2            qgm3 2 e CM 3                                                                                                  gd3
                                                                                                                                                                         (s1 +s2 )
                                      VM 3 (t)   =(      )   2                                            g(λ)Cλ (s1 , |s2 − s1 |)e CM 3                                             dλds1 ds2 .        (10)
                                                    ACox    CM 3                0       0        λL

    As a numerical example, we assume that the nMOS transistor mobility is µ = 550cm2 V−1 s−1 , the bias
current is id = 1.8µA, the reverse bias voltage on the photodiode is vpd = 1.8V, and the threshold voltage is
vth = 0.9V (with body effect). The transconductance of M2 thus is gm2 ≈ 2id µCox W/L = 4.4 × 10−5 Ω−1 .
   Since M3 is operating in the linear region and the voltage difference between its drain and source is very
small, we can write
                                     gd3 ≈ µCox W/L(vG3 − vD3 − vth ),                                  (11)
where vG3 = 3.3V is the gate voltage of M3. Note that vD3 = vpd −                                                                                                        µCox W/L      − vth . Substituting
                                                                                                −4    −1
into equation 11, we get that gd3 = 8.7 × 10                                                         Ω        . Consequently the transconductance of M3 gm3 ≈
                        −6 −1
vG3 −vS3 −vth = 1.1 × 10
                          Ω .
    Now we can numerically evaluate equations 9 and 10 to find the Bitline RMS noise voltages due to M2
and M3, as functions of the pixel readout time tread . The results are plotted in Figure 4, together with the
RMS 1/f noise voltages calculated using the frequency domain method. Assuming the pixel readout time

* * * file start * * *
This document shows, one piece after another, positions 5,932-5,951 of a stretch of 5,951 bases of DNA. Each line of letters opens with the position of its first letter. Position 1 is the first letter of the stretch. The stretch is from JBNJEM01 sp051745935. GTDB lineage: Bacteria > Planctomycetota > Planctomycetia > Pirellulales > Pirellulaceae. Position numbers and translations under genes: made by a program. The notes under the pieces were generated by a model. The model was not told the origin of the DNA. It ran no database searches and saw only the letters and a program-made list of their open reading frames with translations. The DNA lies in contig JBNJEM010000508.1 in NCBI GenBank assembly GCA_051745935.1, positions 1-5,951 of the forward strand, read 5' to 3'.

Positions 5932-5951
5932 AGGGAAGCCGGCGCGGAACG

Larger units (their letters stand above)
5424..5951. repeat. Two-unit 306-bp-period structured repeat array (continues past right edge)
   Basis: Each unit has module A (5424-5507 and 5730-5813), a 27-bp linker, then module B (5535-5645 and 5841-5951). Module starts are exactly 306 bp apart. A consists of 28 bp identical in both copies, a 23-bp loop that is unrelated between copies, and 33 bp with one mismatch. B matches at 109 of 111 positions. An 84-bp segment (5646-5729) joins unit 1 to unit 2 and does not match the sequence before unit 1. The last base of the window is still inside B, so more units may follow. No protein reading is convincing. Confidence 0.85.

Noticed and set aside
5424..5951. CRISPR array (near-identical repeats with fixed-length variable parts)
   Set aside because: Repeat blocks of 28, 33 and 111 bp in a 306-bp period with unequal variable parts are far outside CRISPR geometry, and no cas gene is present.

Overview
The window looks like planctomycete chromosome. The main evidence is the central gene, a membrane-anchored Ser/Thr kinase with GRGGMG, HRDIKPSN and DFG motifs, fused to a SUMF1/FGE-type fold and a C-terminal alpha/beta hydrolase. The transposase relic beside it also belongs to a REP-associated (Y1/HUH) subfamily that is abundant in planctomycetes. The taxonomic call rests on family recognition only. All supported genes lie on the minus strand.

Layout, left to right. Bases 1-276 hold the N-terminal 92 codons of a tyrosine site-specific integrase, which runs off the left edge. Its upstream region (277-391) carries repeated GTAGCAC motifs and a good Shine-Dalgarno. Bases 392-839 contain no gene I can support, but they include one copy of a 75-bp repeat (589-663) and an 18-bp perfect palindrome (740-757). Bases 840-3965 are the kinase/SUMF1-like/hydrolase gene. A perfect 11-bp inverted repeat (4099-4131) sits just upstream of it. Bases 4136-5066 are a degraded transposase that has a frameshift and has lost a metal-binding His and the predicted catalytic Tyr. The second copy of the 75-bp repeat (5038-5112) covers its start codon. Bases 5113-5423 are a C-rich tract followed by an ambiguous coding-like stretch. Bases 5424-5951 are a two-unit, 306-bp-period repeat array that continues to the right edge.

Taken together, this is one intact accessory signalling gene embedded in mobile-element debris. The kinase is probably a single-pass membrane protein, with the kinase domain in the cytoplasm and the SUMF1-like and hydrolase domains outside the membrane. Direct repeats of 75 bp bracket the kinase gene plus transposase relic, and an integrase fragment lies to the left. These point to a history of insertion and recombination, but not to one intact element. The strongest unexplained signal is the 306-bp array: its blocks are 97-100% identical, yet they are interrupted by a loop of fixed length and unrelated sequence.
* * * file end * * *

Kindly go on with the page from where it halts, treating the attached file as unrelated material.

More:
of 1µs, the RMS 1/f noise voltage is about 63µV due to follower transistor, and below 1µV due to access
transistor. They are twice as large as the values obtained using frequency domain method. Also plotted
in the figure are the noise voltages due to thermal noise. Note that RMS 1/f noise voltage is higher than
thermal noise voltage for the follower transistor, but much lower than thermal noise voltage for the access
                               120                                                                                                                 10

                               110        Nonstationary model
RMS 1/f noise voltage (µV)

                                                                                                                      RMS 1/f noise voltage (µV)

                                          Stationary model                                                                                                         Nonstationary model
                                          Thermal noise                                                                                                            Stationary model
                                90                                                                                                                  0              Thermal noise





                                20                 −5                      −4                             −3                                                                −5                     −4           −3
                                                  10                  10                                 10                                                               10                   10              10
                                                        tread (s)                                                                                                                tread (s)

                                         Figure 4. Bitline RMS 1/f noise voltage due to M2 (left) and M3 (right).

                        4. 1/F NOISE DUE TO THE RESET TRANSISTOR
Our previous work presented detailed analysis of reset noise due to thermal and shot noise sources. We
showed that the reset transistor M1 spends most of the reset time in subthreshold and does not reach steady
state in typical APS operation. Thus in analyzing the effect of 1/f noise due to the reset transistor we need
to consider not only the nonstationarity of the noise but also the time variability of the circuit.
    The Bitline voltage due to the reset transistor 1/f noise at the end of reset is given by9